With our sympathy for the wrongdoer we need the old Puritan and Quaker hatred of wrongdoing; with our just tolerance of men and opinions a righteous abhorrence of sin.***The true life of a nation, is in its personal morality, and no excellence of constitution and laws can avail much if the people lack purity and integrity. Culture, art, refinement, care for our own comfort and that of others are well, but truth, honor, reverence, and fidelity to duty are indispensable.***It is well for us if we have learned to listen to the sweet persuasion of the Beatitudes, but there are crises in all lives which require also the emphatic “Thou shalt not” of the decalogue which the founders wrote on the gateposts of their commonwealth.***The great struggle through which we have passed (the Civil war) has taught us how much we owe to the men and women of the Plymouth colony—the noblest ancestry that ever a people looked back to with love and reverence.

    John G. Whittier.

    Laugh at their whims and rigid tenets as we may, they have left us a heritage unequaled in the story of the world. Theirs was a mighty struggle for all that may ennoble man or make him better than his fathers were. The hopes and fears of all the ages centered in that shaky ship bound westward on an unknown and tempestuous sea. The spirit of the free was with that little bark, as each day gave its light, the God of the heroic and the true its pilot, when the night came down on the sea. A wild and stormy ride from shore to shore; a fierce and bitter strife with fire and flood, savage and element, their daily portion as they sail and when they rested on the rocky shore they called at last their home. What wonder that they cradled there at once the offspring of their love and the freedom of their kind; what wonder that from their sturdy loins sprang forth a race of giants, fit warriors for the rights of generations yet to be; what wonder that sires and sons have laughed to scorn the fear of tempest or of tyrant in service of their faith through all the years.

    David C. Robinson.

    Holland’s place in history is not fixed by its institutional greatness, but rather by the diffusiveness of the ideas, the spirit, which constitutes its real life. Its part in the making of America is not seen in the separate institutions, civil, educational, religious, which it transplanted, but in the spirit of its scattered people losing everything like organic union, but thereby carrying into every community and every school and every church the influence of a high ideal of character, a strong sense of human brotherhood, a spirit of conciliation and kindness which is to make it the destiny of Holland to live a still larger life in the America which is to be the strong and helpful neighbor to all the world, hastening the time when all the sons of men shall be the sons of God, and He who “went about doing good” shall be in truth the king of a regenerated humanity, and the whole earth one great neighborhood, where the need of each will be the care of all.

    Andrew U. V. Raymond.

    But though your forefathers may not have been much, if any, better than yourselves, let us extol them for the fact that they started this country in the right direction. They laid the foundation for American manhood. The foundation must be more solid and firm and unyielding than any other part of the structure. On that Puritanic foundation we can safely build all nationalities. Let us remember that the coming American is to be an admixture of all foreign bloods. In about twenty-five or fifty years the model American will step forth. He will have the strong brain of the German, the polished manners of the French, the artistic taste of the Italian, the stanch heart of the English, the steadfast piety of the Scotch, the lightning wit of the Irish, and when he steps forth, bone, muscle, nerve, brain entwined with the fibers of all the nationalities, the nations will break out in the cry: “Behold the American!” Columbus discovered only the shell of this country. Agassiz came and discovered fossiliferous America. Silliman came and discovered geological America. Audubon came and discovered bird America. Longfellow came and discovered poetic America; and there are a half-dozen other Americas yet to be discovered.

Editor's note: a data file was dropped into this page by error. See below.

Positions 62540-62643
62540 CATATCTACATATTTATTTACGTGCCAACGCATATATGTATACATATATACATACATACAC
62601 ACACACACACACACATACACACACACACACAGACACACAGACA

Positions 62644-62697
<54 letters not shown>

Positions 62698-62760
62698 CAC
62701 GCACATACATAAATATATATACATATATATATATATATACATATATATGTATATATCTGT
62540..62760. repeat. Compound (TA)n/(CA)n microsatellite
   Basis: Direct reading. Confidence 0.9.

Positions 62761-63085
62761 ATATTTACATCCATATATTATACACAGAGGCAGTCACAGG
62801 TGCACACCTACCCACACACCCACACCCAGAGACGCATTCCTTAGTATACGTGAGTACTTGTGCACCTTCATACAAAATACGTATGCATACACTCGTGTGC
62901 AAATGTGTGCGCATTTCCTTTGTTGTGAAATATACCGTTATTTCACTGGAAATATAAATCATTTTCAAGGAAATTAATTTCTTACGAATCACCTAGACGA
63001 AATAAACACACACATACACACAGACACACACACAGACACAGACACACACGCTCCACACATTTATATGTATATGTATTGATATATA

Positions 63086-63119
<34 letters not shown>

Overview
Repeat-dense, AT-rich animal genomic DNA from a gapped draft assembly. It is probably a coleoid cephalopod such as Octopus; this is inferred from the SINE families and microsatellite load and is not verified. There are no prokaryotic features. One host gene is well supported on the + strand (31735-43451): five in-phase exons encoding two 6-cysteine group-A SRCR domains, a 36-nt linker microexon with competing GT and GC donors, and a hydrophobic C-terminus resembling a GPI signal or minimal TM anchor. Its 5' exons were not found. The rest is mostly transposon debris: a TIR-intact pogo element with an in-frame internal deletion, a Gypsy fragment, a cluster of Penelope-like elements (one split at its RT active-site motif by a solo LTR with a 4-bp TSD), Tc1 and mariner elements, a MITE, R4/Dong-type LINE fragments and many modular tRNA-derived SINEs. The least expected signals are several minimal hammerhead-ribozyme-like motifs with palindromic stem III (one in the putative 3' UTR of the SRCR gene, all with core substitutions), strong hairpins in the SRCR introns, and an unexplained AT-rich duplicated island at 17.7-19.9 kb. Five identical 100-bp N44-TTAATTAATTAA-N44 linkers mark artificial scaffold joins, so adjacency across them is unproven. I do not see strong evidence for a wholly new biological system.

Rev. T. De Witt Talmage, D.D.

    A hardy race, worthy to set the pattern of civilization and liberty to the mighty people who to-night affectionately called them “fathers” in blood, in liberty, love and truth. All that nations can owe to founders; all that children can owe to parents; all that truth and self-denial can owe to their especial champions, is laid upon the altar of their memory to-night. Peace to their sacred ashes, those Pilgrim Fathers of our life. Their sacrifices were many and their joys were few. Yet somewhere in the land where faith meets its reward; somewhere in the heaven of the good and pure; somewhere within those temples of magnificent justice where is given alike reward for good and punishment for evil done on earth; somewhere beyond the reach of human toil or strife, those Pilgrim ancestors shall be given meed well-fitted to their high deservings; and

  • Till the sun grows cold and the stars are old,
  • And the leaves of the judgment book unfold,
  • no man among their sons shall feel within his veins the bounding of their consecrating blood without thanks for every drop that links him to their heroic lives.
    David C. Robinson.

  • The breaking waves dashed high
  • On a stern and rock-bound coast,
  • And the woods against a stormy sky
  • Their giant branches tossed.
  • And the heavy night hung dark
  • The hills and waters o’er,
  • When a band of exiles moored their bark
  • On the wild New England shore.
  • What sought they thus afar?
  • Bright jewels of the mine?
  • The wealth of seas, the spoils of war?
  • They sought a faith’s pure shrine!
  • Ay, call it holy ground,
  • The soil where first they trod;
  • They left unstained what there they found—
  • Freedom to worship God.
  • Felicia Dorothea Hemans.

    Our fathers brought with them from England two priceless possessions—the common law and King James’ Bible—the former a vital organism, not of symmetrical form and graceful outline, but full of the vigorous sap of liberty and drawing its growth from the soil of the popular heart; the latter, apart from its transcendent claims as the revelation of God to man, in a purely intellectual aspect the most precious treasure that any modern nation enjoys. preserving as it does our noble language at its best point of growth—just between antique ruggedness and modern refinement—embalming immortal truths in words simple, strong, and sweet, that charm the child at the mother’s knee, that nerve and calm the soldier in the dread half hour before the shock of battle, that comfort and sustain the soul that is entering upon the valley of the shadow of death.***The progress of our country is not traced by the camp, the café, the theater, and the prison, but by the meeting house, the school house, the court house, and the ballot box—all the legitimate fruits of the Bible and the common law.

    Hon. George S. Hillard.